‘Nothing’ suggested he was a ‘mass murderer’: Golden State Killer’s former boss said he was an average cop before he had to fire him for stealing a hammer and dog repellent from a convenience store
- Former Auburn, California Police Chief Nick Willick spoke out on Wednesday about his former subordinate, Golden State Killer Joseph DeAngelo
- Willick was DeAngelo’s boss at the Auburn Police Department from 1976 to 1979, first as his sergeant and then as the police chief
- During that time, Willick says nothing DeAngelo did would indicate he was a mass murderer, rapist or burglar
- However, Willick did eventually fire DeAngelo in August 1979 when he was caught stealing a hammer and dog repellent from a convenience store
- Authorities are now wondering if the items he snatched were intended as tools for the sinister rash of crimes he’s suspected of carrying out
- DeAngelo is believed to have carried out about 50 crimes during the three years he worked at the Auburn PD, including his first two murders
Ex-Auburn, California Police Chief Nick Willick spoke out on Wednesday, after one of his former subordinates was arrested and identified as the infamous Golden State Killer.
Joseph DeAngelo, now 72, was taken into custody on Wednesday at his home in the Sacramento suburb of Citrus Heights. Cops say he is the notorious East Area Rapist and Golden State Killer, who raped and murdered more than 60 people across California in the 1970s and 1980s.
Perhaps one of the most shocking revelations about DeAngelo’s arrest is that he worked as a cop in the early years of his decade-long crime spree.
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Former Auburn, California Police Chief Nick Willick (pictured) spoke out on Wednesday about his former subordinate, Golden State Killer Joseph DeAngelo
Willick (left) was DeAngelo’s (right) boss at the Auburn Police Department from 1976 to 1979, first as his sergeant and then as the police chief
After serving in the Navy during the Vietnam War, DeAngelo returned to California where he got a job in the Exeter Police Department in 1973.
Three years later, DeAngelo transferred to the Auburn Police Department where he worked under Willick, who was first DeAngelo’s sergeant, and later his police chief.
DeAngelo (pictured) was arrested on Wednesday at his home in the Sacramento suburb of Citrus Heights
Willick remembered DeAngelo as an average cop.
‘There was nothing really while he was working at the Auburn Police Department that would say he was a mass murderer, serial rapist, burglar,’ Willick told CBS Sacramento on Wednesday.
‘Sometimes it’s just the person next door and apparently, that’s what Joe was,’ Willick added.
In the three years he worked for the Auburn Police Department, DeAngelo is believed to have committed about 50 crimes, including his first two murders.
Willick did eventually fire him in 1979 for stealing a hammer and dog repellent from a convenience store. Authorities are now wondering if the items he snatched were intended as tools for the sinister rash of crimes he’s suspected of carrying out.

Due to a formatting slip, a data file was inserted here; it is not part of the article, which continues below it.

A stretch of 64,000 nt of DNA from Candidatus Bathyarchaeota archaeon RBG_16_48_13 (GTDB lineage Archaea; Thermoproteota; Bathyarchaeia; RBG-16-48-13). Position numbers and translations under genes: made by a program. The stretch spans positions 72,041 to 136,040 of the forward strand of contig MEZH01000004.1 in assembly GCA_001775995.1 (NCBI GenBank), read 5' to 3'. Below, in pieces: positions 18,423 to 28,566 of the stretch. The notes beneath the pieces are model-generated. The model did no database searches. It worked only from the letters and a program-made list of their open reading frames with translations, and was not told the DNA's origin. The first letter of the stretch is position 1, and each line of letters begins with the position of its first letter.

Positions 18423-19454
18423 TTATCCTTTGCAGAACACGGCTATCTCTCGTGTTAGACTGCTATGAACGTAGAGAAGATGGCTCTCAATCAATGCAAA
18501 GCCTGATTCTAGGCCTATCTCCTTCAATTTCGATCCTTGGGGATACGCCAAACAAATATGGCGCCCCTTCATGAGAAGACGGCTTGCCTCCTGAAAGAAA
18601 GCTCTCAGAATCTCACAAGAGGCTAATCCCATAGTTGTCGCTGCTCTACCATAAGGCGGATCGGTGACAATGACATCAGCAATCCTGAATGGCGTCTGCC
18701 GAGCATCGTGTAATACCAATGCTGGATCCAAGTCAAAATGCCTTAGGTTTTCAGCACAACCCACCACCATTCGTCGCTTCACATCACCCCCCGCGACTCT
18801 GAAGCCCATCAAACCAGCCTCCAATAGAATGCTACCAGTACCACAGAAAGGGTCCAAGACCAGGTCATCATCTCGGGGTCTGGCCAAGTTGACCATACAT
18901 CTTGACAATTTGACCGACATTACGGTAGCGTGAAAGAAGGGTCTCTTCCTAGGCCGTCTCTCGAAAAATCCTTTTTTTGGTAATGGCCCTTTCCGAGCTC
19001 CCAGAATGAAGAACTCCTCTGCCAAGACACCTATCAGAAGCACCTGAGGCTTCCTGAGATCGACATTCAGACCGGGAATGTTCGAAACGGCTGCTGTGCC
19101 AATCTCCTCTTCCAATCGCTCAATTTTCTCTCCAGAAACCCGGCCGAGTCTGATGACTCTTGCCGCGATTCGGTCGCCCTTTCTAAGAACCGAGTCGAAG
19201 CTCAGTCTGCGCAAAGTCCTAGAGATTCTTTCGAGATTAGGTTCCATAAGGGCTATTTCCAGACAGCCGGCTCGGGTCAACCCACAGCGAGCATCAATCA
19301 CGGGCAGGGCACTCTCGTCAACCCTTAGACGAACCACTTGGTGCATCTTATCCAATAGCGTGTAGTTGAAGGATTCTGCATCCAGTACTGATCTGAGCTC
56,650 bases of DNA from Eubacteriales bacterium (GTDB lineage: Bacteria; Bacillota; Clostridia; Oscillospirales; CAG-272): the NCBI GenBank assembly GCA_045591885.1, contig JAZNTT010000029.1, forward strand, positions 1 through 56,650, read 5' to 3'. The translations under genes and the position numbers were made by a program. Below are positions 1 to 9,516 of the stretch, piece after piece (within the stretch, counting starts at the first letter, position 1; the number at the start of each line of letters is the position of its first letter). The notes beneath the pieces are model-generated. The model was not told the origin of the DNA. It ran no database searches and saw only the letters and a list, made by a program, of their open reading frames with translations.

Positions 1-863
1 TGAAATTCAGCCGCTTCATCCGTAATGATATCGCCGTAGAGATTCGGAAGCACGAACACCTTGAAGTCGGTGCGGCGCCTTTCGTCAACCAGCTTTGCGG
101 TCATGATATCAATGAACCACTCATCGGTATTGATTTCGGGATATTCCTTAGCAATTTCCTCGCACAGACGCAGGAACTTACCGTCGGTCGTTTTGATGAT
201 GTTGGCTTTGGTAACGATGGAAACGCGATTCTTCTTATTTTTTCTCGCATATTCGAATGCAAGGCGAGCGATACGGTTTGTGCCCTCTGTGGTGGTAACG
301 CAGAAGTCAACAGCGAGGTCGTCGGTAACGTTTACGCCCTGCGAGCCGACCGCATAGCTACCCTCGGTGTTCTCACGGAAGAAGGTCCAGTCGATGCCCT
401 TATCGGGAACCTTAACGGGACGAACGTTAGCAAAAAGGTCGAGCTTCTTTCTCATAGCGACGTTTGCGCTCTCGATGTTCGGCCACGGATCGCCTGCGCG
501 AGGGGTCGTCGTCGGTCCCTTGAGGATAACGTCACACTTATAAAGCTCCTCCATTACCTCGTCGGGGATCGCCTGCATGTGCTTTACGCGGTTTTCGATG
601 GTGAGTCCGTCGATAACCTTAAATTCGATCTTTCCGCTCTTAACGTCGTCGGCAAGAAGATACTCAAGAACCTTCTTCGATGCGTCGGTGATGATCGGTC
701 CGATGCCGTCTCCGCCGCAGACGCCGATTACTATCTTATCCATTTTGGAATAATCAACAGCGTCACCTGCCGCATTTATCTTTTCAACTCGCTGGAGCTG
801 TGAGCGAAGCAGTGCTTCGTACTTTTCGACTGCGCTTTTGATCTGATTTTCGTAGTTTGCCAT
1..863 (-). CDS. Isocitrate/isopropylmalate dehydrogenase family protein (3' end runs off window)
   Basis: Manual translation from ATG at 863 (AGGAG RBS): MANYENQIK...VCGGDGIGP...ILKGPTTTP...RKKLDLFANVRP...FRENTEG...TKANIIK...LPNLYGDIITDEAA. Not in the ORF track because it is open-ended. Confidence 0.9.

After learning about the theft, the police department conducted an investigation and fired DeAngelo.
Before working at the Auburn Police Department, DeAngelo served in the Navy and also worked as a cop in the Exeter, California Police Department
‘If I remember correctly he didn’t even have a hearing,’ Willick said. ‘I think he waived his hearing. He was prosecuted and we conducted our own investigation. And we terminated him based on the facts of the case.’
Willick issued a statement at the time of the D’Angelo’s arrest, telling reporters: ‘It is very important that the community have the utmost trust and faith in its officers’ integrity; when this trust and faith has been compromised, officers can no longer effectively function in the community.’
Once DeAngelo had been revealed as the killer, Willick looked back at the details of his crime spree and realized that his firing didn’t slow him down one bit.
‘Looking at the history of the crimes, nothing slowed down; if anything it seemed to accelerate,’ Willick said.
Ten slayings occurred after DeAngelo was fired and all took place in Southern California.
DeAngelo worked for 27 years in a distribution center for Save Mart Supermarkets in Roseville, a Sacramento-area suburb. He retired last year, said Victoria Castro, spokeswoman for The Save Mart Companies.
‘None of his actions in the workplace would have led us to suspect any connection to crimes being attributed to him,’ she said in a statement.
Investigators have released few details on what led them to DeAngelo, but say it was DNA that eventually connected him to the crimes.
They also say the investigation was ramped up in 2016 ahead of the 40th anniversary of his first known assault.
Comedian Patton Oswalt’s late wife, Michelle McNamara, had spent years investigating the brutal murders and rapes.
McNamara was a journalist who coined the name Golden State Killer and wrote a book on the 12 killings and 50 rapes. She died in her sleep in April 2016.
Police didn’t give McNamara credit for DeAngelo’s arrest, but said her book kept interest up and tips coming in.
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